In this Aug. 3, 2007, file photo, psilocybin mushrooms are seen in a grow room at the Procare farm in Hazerswoude, central Netherlands. 

Study: 'Magic’ mushrooms show promise for treating severe depression

A new British study out on Wednesday shows that psilocybin — the substance found in hallucinogenic mushrooms — can help treat people with severe depression. But science writer Dana Smith cautions that psychedelic mushrooms are “not going to be a cure-all.”

The World

In this Aug. 3, 2007, file photo, psilocybin mushrooms are seen in a grow room at the Procare farm in Hazerswoude, central Netherlands. 

Peter Dejong/AP/File

For years, scientists have been taking a fresh look at the use of psychedelic drugs for treating anxiety and depression.

Now, a new British study out on Wednesday in the New England Journal of Medicine shows that psilocybin — the substance found in hallucinogenic mushrooms — can help.

But science writer Dana Smith cautions that psychedelic mushrooms are “not going to be a cure-all.”

The study hoped to find conclusive evidence that hallucinogenic mushrooms could help the roughly 40% of people with depression who don't respond to traditional antidepressant drugs.

But Smith said the results are not as powerful as the results of earlier studies.

“Psilocybin is not a magic cure."

Dana Smith, science writer

“Psilocybin is not a magic cure,” she said. “Only about 37% of people on psilocybin actually had a significant improvement in their depression scores,” she explained. It did help some people, but not everyone.

Smith also said that ingesting hallucinogenic mushrooms can be an intense experience that is not a fit for everyone. The full-day treatment can sometimes last up to eight hours and often involves several therapeutic sessions before and after. And a psychedelic trip is not recommended for those with a risk of psychosis.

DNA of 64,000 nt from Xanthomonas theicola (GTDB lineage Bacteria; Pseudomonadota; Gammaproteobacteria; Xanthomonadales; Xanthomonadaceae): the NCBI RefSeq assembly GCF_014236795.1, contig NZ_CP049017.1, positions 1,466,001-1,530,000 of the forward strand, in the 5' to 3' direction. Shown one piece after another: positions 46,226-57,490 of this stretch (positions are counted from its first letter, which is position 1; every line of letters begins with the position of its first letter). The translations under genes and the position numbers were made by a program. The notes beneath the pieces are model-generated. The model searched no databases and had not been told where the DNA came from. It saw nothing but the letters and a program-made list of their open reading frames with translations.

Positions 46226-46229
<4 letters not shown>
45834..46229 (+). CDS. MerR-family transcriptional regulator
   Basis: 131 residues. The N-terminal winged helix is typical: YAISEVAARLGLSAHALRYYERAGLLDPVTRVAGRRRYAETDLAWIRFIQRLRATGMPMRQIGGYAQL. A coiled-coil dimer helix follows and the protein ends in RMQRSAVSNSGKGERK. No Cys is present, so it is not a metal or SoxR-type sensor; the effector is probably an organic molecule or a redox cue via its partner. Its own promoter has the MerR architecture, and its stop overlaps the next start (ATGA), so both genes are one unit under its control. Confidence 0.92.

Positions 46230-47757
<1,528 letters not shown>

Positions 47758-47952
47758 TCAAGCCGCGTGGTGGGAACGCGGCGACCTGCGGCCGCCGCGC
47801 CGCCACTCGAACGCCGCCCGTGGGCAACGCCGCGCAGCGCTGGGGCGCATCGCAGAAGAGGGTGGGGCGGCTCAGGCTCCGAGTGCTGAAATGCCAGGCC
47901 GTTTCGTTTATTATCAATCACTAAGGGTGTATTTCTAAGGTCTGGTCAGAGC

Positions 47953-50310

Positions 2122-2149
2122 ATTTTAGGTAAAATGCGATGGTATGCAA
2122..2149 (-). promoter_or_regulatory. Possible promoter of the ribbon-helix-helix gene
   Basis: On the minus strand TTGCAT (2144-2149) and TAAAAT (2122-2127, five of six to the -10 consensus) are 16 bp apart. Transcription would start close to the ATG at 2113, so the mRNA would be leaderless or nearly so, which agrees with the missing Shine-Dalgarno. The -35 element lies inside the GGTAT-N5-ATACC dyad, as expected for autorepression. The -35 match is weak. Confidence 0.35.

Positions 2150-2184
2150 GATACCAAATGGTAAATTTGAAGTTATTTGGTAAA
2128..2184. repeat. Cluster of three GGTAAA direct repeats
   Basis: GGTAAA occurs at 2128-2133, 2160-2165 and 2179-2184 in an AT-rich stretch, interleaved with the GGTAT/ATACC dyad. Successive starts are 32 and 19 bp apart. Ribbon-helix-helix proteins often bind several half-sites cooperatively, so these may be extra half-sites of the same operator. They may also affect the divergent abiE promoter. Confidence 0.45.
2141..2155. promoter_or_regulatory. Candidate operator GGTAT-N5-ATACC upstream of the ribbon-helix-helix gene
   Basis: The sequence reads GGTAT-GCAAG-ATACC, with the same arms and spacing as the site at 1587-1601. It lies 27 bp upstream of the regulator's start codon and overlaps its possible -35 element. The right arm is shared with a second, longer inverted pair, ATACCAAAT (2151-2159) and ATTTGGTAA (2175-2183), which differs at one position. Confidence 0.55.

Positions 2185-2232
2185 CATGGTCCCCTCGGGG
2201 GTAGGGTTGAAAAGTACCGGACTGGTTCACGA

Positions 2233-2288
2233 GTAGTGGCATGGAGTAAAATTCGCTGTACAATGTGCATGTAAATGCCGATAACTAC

But the promise and potential of psychedelics has reemerged over the last 10 years or so, especially in Europe, Smith said.

“For a long time, scientists thought that depression was caused by low levels of serotonin in the brain and that that was treated by traditional antidepressant drugs by increasing those levels of serotonin,” she said.

“But in the last couple of decades, that has really come under question. And now a theory is that people with depression actually have less connections between brain cells in areas of the brain, especially important for mood. And what it looks like is that antidepressants, and especially psychedelics, like psilocybin or ketamine — which was recently approved by the FDA for depression — help the brain to regrow those lost connections.”

Given the global mental health crisis over the last two years during the pandemic, Smith said not to give up on psilocybin and other psychedelics that can be helpful for people with depression, especially those who have been resistant to other forms of treatment.

In the United States, however, mushrooms are still a Schedule I drug, so it's very tricky to conduct research on them, even in a university setting, she said.

“You know, there is no easy fix for mental health, but it's certainly something that's worth doing for people.”

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